What is Money Laundering
What is money laundering?Originally money laundering meant taking money that was generated from some kind of criminal activity, such a drug dealing or gambling, and making the money look legitimate. For example, if a criminal organization takes in $150,000 in cash it may want to keep its money in a bank, especially if the organization is taking in that amount of money each week. Why a bank? First, because it is safer than keeping it hidden in a home or a warehouse. Like everyone else, criminals are afraid of being robbed. Second, because it is much easier to spend the money if it is not in cash. It is hard to hide paying $300,000 for a home in $20 bills.
Today, the term "money laundering" is used to describe a number of federal offenses involving cash or property derived from most federal crimes. It is not just limited to efforts to make dirty money look clean. The kinds of activity made criminal is described later
How is money laundering committed?In many different ways. For example an unlawful gambling enterprise may invest its profits in a restaurant. Because restaurant customers frequently pay in cash, the enterprise can have the restaurant inflate its sales and "run the cash" through the restaurant. Cash deposited in the bank then looks like it came from a legitimate business; once in the bank it can withdrawn and used for any purpose without question.
Any time someone makes a deposit at a bank for more than $10,000--this means 10,000.01-- the bank must fill out a currency transaction report (known as a CTR) notifying the federal government. To avoid this reporting requirement, criminals will divide up their cash into amounts under $10,000.01 and deposit the lesser amounts on different days or on the same day at multiple banks.
What are other kinds of money laundering.While money laundering originally referred to making dirty money look clean, today it covers other kinds of conduct as well. Transporting more than $10,000 into or out of the United States without filing a report at the border is a crime. Hiding ill gotten gains from the government can be a crime in some circumstances. For instance, if a drug dealer puts his money into a safe deposit box for the purpose of hiding the money, that can be a crime as well.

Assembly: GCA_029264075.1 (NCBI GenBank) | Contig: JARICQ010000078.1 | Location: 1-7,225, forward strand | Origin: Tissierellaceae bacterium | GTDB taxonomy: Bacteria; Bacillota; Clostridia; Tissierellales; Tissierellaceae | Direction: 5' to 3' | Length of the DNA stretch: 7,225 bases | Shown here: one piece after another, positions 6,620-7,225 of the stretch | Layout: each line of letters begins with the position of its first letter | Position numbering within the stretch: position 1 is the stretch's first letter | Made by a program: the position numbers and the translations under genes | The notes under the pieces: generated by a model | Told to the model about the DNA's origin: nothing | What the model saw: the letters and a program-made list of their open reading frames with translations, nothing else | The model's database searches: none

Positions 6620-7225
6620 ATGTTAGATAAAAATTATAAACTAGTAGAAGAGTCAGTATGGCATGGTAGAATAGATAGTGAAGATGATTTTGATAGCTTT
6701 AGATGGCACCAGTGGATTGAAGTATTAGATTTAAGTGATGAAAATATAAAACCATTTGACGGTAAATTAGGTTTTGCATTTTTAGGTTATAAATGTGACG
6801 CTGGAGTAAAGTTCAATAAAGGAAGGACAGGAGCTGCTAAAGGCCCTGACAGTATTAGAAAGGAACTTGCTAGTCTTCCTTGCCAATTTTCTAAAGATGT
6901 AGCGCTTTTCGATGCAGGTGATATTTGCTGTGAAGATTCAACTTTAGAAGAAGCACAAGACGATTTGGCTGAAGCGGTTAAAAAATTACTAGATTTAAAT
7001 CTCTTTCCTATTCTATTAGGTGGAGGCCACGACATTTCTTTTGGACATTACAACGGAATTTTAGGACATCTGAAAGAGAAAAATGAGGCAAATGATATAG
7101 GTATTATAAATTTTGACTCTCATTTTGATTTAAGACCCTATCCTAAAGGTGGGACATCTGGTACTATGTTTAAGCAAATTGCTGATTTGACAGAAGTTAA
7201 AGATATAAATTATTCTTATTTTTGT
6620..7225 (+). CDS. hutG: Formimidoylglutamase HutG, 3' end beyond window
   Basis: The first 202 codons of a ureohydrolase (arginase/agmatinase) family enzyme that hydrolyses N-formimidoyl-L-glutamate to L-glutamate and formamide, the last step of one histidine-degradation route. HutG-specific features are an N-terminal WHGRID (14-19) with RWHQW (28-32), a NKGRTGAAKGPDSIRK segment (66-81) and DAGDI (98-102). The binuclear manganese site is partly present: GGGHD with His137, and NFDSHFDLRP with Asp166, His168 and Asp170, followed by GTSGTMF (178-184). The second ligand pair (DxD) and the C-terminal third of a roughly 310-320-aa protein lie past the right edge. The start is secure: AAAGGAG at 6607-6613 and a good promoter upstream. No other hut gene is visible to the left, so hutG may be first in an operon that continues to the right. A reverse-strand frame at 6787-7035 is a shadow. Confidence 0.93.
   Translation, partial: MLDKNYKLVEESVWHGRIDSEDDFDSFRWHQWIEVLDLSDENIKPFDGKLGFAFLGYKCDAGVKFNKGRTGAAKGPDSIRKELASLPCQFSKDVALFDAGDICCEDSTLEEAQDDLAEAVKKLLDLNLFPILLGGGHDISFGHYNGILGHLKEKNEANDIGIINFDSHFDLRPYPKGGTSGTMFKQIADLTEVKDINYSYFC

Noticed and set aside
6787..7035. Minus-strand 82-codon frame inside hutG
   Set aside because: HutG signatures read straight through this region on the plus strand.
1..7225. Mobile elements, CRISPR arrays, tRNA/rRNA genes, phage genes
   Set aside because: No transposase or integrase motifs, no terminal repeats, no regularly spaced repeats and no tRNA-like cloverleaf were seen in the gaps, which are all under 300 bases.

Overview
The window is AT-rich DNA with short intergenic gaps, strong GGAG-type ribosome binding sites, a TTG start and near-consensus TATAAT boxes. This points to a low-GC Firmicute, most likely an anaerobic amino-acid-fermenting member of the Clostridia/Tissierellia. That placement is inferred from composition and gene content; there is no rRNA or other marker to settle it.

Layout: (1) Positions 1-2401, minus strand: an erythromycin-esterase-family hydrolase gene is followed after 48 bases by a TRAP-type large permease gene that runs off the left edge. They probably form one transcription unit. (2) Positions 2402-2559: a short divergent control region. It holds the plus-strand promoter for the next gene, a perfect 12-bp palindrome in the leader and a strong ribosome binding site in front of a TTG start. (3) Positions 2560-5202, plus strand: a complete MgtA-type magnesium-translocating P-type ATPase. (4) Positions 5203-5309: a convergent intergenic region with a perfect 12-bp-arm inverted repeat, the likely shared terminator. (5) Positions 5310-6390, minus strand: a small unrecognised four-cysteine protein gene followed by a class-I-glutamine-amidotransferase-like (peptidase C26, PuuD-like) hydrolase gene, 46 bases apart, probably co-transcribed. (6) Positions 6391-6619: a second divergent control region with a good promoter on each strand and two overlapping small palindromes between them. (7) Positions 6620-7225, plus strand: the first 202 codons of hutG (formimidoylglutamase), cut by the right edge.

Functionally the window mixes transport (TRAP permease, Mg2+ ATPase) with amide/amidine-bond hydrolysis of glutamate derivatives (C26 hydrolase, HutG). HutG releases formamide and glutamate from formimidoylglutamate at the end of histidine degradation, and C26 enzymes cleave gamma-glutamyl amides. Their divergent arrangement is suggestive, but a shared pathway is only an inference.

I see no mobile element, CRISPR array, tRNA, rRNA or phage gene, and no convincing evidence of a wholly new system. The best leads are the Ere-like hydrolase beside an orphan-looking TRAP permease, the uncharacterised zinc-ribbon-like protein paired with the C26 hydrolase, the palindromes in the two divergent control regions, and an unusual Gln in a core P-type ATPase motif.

Some criminal organizations engage in very elaborate and sophisticated financial transactions to keep their profits in their hands and away from the government.
Why is money laundering a crime?Most of the crimes punished by the federal government are committed for profit. Federal law enforcement agencies have decided that one of the most effective means of stopping these crimes is to take the profit away.
How do I avoid getting into trouble?If you are traveling and carrying more than $10,000 in cash or travelers checks, be sure to fill out a report when you leave or enter the United States.
If you have more than $10,000 in cash, don't divide it up into smaller amounts before taking it to the bank. Trying to prevent a bank from reporting the transaction in this fashion is called structuring and is a crime.
If you receive more than $10.000 in connection with any single transaction, say you sell a car or a boat, be sure to get identifying information from the purchaser (a copy of their drivers license would be good), fill out a form 8300 that you can download from the IRS, and file it on time, within 15 days.
Don't commit any crimes in the first place.